Spring Colloquium on PFAS

The Training Core, led by Bongsup Cho, organized STEEP’s first semester-long PFAS Colloquium at the University of Rhode Island from February through May 2018. The main objective of the PFAS Colloquium was to provide our trainees unique opportunities to explore all aspects of PFAS in one course sequence. The Colloquium focused on sharing knowledge and research on topics related to PFAS, ranging from physiochemical properties and direct detection and remediation, and other scientific findings, to communicating science to affected communities, social justice, and policy. Speakers included STEEP scientists, Core leaders, and invited guests.  The “kickoff” meeting on February 14 with Dr. Philippe Grandjean sparked a lively discussion as to how scientific findings are presented to the public, how the information is received, and what could be done to improve the flow and comprehension of such material, especially when it concerns the health of a community.  All lectures were broadcast live via WebEx. See the Spring 2018 PFAS colloquium schedule for the list of lectures and lecturers.

In addition, the STEEP Colloquium hosted the following two guest speakers from other universities and SRP programs:

Dr. Jennifer Guelfo, Postdoctoral Research Associate, State Agencies Liaison, Superfund Research Program, Brown University

Dr. Jennifer Guelfo, Postdoctoral Research Associate, State Agencies Liaison, Superfund Research Program, Brown University

Dr. Guelfo presented her research on “Strategies for Contaminant Mixture Evaluation: Lessons Learned from Per- and Polyfluoroalkyl Substances.” Analysis of a nationwide drinking water database illustrates that PFAS occurrence in mixtures will be prevalent in systems where impacts are present. PFAS fate and transport studies show that kinetic effects apply to sorption in batch and column systems, which may cause large, disperse plumes of a subset of recalcitrant PFAS. This may be exacerbated by transformation patterns of additional, labile PFAS into recalcitrant endpoints, as illustrated by studies of biosolids-amended soils. Current environmental management and mitigation strategies target contaminants for which in-depth studies (e.g. fate, treatment, toxicology) are available. However, the number of relevant compounds, mixture occurrence, and complex behavior in environmental and treatment systems limit application of this approach to PFAS, and prioritization methods are needed to identify compounds and mixtures for further study. Tiered evaluations that start by understanding which PFAS occur in the environment, next evaluate the persistence of PFAS that occur, and then assess the treatability of the most persistent PFAS, can identify and prioritize which compounds represent the highest risk of exposure (i.e. those that occur, are persistent, and resistant to treatment). Strategies developed for PFAS could also be expanded and applied to the broader suite of unregulated contaminants present in the environment. Working to understand environmental behavior and reduce exposure to prioritized groups of PFAS or other unregulated compounds will accelerate efforts to mitigate potential impacts to human or environmental health.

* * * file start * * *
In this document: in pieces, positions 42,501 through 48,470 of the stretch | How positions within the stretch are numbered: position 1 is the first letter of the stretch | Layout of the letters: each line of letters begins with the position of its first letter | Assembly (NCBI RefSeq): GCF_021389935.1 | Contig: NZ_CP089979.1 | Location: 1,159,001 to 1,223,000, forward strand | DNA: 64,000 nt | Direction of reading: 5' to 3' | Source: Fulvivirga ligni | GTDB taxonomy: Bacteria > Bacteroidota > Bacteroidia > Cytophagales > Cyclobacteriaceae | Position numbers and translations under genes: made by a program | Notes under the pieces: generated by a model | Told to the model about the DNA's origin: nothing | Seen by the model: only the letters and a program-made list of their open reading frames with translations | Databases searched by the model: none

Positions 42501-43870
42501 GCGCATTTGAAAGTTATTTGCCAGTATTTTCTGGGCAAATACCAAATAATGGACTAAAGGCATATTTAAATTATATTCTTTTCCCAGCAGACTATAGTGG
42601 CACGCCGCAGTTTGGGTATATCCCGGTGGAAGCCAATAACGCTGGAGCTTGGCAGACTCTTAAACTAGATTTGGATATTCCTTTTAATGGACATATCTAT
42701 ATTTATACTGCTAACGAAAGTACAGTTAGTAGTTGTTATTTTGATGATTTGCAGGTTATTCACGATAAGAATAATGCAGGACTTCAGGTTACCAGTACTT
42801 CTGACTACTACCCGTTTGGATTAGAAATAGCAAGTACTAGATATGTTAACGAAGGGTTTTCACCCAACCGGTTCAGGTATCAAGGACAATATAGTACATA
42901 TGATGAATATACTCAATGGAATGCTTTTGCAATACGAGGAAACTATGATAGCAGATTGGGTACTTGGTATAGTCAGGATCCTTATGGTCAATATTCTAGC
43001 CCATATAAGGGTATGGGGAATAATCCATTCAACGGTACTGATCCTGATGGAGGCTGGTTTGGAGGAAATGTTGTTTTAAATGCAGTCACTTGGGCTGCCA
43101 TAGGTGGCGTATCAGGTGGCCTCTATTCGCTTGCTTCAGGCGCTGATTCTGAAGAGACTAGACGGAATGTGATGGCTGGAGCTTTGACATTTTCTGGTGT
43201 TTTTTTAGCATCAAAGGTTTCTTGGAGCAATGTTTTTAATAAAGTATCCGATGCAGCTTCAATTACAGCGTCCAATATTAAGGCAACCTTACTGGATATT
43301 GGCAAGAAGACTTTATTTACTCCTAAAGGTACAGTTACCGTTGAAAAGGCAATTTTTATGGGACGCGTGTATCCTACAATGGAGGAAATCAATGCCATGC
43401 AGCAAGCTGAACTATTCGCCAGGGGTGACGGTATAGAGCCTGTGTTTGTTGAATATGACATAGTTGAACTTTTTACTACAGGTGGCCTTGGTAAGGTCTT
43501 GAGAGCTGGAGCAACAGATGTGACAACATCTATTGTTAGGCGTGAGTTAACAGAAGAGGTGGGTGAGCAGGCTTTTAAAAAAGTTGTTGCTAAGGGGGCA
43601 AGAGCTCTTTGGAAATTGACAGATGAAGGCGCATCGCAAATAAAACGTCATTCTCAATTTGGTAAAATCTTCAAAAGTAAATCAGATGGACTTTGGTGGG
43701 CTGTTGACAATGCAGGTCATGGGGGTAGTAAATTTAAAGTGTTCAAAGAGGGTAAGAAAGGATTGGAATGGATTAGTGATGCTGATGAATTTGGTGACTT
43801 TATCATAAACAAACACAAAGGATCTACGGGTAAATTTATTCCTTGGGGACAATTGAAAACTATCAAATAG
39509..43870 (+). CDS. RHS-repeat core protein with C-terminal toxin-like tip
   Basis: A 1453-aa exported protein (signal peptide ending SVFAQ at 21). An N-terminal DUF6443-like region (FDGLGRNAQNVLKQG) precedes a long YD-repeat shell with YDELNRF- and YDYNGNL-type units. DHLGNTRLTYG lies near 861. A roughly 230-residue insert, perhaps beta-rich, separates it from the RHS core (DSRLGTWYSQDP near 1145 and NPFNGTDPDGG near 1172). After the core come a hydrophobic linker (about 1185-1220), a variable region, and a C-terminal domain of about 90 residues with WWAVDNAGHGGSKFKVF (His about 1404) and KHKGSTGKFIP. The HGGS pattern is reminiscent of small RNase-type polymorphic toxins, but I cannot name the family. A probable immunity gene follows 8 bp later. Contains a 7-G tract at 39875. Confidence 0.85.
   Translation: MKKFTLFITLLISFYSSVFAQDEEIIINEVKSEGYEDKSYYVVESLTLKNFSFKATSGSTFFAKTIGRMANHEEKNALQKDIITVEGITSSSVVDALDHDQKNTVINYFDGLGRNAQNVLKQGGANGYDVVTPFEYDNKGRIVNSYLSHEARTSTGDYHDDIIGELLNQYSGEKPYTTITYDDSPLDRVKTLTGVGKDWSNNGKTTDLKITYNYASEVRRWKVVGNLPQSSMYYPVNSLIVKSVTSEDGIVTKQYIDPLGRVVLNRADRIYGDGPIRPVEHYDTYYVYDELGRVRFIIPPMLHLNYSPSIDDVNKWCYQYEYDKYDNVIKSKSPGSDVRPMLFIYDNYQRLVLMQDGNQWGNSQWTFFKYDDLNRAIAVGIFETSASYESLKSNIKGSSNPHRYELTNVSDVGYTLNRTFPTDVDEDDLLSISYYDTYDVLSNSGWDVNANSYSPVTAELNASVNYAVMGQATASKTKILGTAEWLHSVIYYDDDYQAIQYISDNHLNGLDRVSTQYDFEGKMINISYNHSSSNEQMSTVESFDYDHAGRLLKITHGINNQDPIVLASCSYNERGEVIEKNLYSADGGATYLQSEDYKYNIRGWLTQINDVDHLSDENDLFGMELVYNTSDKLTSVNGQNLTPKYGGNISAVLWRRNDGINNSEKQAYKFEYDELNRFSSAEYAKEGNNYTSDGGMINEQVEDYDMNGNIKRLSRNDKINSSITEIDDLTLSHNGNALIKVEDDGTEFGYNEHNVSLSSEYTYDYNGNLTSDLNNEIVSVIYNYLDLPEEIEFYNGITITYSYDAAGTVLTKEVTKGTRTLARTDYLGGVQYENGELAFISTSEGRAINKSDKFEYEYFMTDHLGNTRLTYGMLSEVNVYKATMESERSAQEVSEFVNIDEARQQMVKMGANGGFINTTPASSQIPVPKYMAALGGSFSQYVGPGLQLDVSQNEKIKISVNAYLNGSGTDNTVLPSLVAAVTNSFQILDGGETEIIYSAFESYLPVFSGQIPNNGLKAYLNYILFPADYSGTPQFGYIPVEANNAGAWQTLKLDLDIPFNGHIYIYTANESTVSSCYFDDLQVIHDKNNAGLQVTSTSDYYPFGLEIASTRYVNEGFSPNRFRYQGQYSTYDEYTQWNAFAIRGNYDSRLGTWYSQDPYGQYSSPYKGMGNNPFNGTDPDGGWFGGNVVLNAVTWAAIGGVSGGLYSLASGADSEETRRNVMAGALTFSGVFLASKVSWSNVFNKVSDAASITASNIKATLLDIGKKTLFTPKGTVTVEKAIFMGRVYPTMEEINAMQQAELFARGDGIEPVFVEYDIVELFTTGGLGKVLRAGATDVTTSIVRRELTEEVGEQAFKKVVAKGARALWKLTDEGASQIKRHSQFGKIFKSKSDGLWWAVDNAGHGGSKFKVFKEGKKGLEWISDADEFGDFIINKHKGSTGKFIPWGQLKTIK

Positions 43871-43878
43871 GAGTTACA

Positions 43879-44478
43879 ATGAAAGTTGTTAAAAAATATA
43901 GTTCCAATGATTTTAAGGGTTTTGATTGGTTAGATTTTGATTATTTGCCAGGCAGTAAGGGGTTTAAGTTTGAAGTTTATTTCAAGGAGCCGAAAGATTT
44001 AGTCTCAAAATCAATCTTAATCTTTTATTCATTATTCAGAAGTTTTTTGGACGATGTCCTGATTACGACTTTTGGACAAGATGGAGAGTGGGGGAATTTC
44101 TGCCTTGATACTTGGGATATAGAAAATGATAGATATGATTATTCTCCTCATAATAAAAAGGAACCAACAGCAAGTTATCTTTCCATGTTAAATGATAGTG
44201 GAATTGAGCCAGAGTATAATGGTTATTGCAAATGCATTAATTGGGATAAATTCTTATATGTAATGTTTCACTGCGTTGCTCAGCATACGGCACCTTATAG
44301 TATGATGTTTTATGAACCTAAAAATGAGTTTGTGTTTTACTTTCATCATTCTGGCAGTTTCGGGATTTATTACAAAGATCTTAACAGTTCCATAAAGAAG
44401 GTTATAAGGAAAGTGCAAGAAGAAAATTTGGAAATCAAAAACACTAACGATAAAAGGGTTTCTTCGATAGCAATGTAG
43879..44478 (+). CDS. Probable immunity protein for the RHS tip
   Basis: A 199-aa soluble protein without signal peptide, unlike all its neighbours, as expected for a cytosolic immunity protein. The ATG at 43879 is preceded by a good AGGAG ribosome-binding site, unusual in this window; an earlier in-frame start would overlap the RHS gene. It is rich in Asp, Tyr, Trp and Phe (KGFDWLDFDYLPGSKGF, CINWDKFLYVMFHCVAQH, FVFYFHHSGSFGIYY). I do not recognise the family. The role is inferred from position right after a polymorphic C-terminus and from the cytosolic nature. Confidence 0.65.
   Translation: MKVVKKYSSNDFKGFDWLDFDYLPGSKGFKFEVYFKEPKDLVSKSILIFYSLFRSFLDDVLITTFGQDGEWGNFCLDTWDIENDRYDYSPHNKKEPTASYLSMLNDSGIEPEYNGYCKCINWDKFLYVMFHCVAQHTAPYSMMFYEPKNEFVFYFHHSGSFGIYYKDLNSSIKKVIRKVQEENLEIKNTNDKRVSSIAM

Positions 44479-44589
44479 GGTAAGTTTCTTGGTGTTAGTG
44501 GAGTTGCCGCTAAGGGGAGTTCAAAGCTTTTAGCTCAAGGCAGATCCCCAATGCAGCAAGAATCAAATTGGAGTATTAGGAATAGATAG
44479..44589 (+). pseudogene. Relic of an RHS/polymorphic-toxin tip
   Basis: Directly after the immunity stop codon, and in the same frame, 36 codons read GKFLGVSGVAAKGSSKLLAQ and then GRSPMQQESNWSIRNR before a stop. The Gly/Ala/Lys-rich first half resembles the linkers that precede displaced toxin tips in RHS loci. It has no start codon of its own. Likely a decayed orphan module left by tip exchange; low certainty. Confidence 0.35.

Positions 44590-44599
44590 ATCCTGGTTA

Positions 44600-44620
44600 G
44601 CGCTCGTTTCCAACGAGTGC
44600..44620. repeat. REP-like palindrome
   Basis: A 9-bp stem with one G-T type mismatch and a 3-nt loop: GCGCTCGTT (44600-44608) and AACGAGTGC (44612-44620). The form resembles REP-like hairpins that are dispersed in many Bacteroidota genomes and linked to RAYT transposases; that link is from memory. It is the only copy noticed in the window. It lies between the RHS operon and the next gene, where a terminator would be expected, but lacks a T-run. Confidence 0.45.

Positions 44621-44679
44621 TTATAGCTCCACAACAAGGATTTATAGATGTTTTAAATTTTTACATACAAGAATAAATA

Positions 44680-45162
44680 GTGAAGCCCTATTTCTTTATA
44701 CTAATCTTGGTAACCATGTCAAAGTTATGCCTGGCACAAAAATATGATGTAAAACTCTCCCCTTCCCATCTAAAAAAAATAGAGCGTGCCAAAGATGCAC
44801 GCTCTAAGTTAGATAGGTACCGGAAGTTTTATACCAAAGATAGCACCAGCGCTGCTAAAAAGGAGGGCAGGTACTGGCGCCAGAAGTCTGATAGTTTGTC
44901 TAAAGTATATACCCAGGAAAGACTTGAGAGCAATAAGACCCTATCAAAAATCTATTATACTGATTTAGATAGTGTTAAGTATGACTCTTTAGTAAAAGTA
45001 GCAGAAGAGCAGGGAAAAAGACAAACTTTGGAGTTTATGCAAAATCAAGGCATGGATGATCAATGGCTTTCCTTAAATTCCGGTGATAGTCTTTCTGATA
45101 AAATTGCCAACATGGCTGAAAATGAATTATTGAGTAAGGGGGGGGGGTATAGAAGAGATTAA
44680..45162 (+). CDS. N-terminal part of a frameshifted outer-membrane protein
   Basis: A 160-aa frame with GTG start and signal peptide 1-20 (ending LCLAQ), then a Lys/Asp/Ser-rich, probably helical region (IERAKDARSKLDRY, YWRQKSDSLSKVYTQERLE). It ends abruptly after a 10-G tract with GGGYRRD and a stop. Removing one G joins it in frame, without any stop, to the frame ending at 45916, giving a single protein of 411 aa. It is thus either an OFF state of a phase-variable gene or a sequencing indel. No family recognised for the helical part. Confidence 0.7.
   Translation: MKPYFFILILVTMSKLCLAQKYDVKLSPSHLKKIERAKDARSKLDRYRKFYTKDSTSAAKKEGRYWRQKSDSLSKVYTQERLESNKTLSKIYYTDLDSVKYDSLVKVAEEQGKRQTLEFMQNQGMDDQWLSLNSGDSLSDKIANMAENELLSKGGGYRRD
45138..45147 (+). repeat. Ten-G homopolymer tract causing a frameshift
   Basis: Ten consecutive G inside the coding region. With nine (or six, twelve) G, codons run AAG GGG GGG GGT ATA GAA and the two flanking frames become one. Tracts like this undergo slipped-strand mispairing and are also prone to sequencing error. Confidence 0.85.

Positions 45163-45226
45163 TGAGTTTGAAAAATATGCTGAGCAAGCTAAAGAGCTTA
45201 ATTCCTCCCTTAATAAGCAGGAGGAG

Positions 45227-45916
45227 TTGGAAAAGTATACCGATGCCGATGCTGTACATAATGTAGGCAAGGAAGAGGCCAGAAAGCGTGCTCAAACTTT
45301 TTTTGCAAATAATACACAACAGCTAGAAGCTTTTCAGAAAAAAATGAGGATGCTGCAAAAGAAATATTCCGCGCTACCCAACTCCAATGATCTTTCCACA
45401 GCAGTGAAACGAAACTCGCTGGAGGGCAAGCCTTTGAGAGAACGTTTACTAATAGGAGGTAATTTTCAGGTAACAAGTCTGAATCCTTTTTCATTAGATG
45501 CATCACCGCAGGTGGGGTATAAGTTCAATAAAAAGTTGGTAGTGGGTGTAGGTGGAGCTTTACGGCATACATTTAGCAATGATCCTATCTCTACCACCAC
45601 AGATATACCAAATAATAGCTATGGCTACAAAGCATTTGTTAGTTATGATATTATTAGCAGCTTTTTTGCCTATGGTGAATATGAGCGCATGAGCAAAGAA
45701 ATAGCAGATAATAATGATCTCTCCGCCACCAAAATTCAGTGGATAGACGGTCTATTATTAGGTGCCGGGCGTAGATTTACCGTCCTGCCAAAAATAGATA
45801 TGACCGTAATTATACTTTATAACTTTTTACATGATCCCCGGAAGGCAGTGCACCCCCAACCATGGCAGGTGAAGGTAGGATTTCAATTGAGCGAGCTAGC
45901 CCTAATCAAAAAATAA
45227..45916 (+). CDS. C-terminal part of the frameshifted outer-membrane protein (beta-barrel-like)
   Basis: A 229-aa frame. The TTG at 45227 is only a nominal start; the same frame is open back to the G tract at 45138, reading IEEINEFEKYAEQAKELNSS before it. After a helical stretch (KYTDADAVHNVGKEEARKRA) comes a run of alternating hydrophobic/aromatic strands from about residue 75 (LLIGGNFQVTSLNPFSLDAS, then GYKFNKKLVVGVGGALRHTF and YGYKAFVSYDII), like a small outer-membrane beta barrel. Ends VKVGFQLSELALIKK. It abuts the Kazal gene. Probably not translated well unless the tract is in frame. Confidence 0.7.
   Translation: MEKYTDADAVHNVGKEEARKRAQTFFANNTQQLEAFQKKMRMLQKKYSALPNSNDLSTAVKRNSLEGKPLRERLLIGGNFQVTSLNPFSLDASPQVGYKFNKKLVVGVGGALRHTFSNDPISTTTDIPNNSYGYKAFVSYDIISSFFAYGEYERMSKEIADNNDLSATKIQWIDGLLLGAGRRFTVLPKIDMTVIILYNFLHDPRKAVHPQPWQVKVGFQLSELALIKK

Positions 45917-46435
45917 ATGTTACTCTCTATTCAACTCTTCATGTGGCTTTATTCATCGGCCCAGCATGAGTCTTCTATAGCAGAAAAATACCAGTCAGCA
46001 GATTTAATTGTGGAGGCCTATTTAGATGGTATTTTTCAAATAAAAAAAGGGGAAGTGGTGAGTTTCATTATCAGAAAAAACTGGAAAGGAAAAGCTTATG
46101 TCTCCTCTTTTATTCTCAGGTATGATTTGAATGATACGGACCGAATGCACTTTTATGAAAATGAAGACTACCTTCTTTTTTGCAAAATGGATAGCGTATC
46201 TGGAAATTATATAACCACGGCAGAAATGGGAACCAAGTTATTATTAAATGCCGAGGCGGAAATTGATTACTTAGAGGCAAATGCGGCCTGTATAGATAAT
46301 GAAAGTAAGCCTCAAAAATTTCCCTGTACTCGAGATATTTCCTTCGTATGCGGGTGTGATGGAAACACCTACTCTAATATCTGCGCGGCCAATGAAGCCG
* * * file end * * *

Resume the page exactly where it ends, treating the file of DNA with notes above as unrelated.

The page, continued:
Dr. Detlef R. U. Knappe, Professor of Civil, Construction, and Environmental Engineering, North Carolina State University

Dr. Detlef Knappe, Anna Robuck (STEEP Trainee), and Michael Federenko (STEEP Trainee) touring URI Graduate School of Oceanography, April 20, 2018.

Dr. Knappe presented on the “Impacts of Fluorochemical Production and use on Drinking Water Quality in North Carolina.” Because of their persistence, bioaccumulation potential and (eco)toxicity, long-chain perfluoroalkyl substances (PFAS) are being replaced with short-chain PFAS and fluorinated alternatives. Perfluoroalkyl ether carboxylic acids (PFECAs) are one important class of fluorinated alternatives.  However, almost no information exists about the occurrence of PFECAs and their behaviors during drinking water treatment.  Dr. Knappe presented his results on levels of PFAS, PFECA, and PFECA GenX in the Cape Fear watershed and its implications on drinking water policy, after spending the day with STEEP faculty and trainees.  The STEEP seminar was co-hosted by Rhode Island INBRE (IDeA Network for Excellence in Biomedical Research) and ESPCoR (Experimental Program to Stimulate Competitive Research) programs.

Dr. Detlef Knappe in discussion with STEEP Trainees and Core leaders.
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